@angiemax There are many holes in your explanation chiefly “There were no states that refused Medicaid expansion that were not GOP states.” when in fact there are 3 blue states that did refuse medicaid expansion. Your whole answer smacks of a cut and paste of a liberal op ed that does everything to hide and dodge the failures of Obama care and is merely another liberal mash up to demonize the Republicans who opposed Obama care for many of the reasons that we now see materializing…the main ones are premiums did go up significantly, many did not get to keep their doctors and I would wager that 4 years later Pilosi still has not read the ACA bill. BTW welcome to Fluther.

MrGrimm888's avatar

From what I ever heard on the subject, many who opposed it didn’t understand it.
Right wing fear flame fanning.
“You won’t get to see your doctor anymore, prices will skyrocket, there won’t be any doctors anymore, all the doctors will move away, the government will know your medical history etc. Blah blah blah blah…..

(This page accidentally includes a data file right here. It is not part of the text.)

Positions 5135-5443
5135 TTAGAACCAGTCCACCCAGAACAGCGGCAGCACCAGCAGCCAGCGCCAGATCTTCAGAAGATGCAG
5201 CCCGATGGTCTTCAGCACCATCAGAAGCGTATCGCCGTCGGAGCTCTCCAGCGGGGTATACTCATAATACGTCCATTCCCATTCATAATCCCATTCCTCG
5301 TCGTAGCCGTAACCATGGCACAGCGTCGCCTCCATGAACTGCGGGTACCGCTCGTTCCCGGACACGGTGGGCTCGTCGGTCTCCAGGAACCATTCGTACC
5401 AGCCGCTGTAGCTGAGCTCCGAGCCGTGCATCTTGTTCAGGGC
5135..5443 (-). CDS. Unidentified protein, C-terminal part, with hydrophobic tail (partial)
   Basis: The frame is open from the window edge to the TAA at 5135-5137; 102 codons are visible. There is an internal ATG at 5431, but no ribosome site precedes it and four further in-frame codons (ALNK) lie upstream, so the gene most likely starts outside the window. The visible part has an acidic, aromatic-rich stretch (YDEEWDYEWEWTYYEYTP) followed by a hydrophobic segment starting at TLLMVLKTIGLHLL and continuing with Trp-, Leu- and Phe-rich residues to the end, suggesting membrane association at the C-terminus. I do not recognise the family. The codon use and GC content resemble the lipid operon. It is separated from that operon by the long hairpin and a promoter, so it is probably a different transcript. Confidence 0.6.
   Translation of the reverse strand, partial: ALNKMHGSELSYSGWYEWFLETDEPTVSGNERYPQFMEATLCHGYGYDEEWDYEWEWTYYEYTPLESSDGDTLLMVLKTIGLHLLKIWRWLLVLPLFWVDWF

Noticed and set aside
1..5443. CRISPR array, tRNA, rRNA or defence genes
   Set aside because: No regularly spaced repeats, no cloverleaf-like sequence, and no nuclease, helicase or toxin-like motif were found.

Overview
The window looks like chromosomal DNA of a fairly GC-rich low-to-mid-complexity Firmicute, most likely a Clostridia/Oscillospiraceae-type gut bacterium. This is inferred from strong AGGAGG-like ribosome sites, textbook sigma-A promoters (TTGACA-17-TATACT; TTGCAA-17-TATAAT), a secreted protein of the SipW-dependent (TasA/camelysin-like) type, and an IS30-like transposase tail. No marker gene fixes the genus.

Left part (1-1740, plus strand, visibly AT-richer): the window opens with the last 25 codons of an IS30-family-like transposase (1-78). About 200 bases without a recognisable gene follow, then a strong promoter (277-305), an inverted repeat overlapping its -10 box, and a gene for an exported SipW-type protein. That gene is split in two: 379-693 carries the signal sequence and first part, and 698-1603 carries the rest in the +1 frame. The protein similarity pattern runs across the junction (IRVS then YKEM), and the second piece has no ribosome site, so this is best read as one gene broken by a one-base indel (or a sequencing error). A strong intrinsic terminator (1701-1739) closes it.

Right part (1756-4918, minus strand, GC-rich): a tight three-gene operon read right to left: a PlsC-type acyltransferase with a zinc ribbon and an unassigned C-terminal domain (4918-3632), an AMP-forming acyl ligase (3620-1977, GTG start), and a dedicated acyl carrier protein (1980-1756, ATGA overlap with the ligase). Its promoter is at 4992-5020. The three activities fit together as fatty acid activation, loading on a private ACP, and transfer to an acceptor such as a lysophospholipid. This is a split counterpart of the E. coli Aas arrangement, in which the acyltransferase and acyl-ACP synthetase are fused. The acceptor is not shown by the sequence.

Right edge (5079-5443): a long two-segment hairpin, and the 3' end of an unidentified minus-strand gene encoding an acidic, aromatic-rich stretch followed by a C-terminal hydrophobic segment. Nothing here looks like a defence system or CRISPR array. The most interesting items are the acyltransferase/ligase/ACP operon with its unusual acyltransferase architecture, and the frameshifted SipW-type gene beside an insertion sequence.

Dutchess, it’s easier to form an opinion on something with little knowledge. That’s why so many sheep are ignorant, and upset by it.

I personally hadn’t had insurance for almost 17 years. Now I pay $14 a month for health insurance.

The other day I was buying a prescription at the pharmacy. It was a new pill for me, that would need to be taken daily. It cost $170 for a months worth. When I applied my insurance, it was $12….Another reason poor people stay poor and less healthy is the staggering cost of anything medical. Obama care levels the playing field just enough for poor people to keep our heads above water. But don’t worry rich people, we’re still drowning, like you like us.

@Cruiser . Don’t you see. Premiums and expenses will go up temporarily. Eventually the fight will now come to insurance companies vs pharmaceutical companies. Two greedy companies that will have to figure it out. Pharmaceutical care is way over priced, but if insurance companies have to pay these costs, something will have to give. Insurance companies won’t pay these inflated costs, so medical care should become cheaper, then premiums should go down.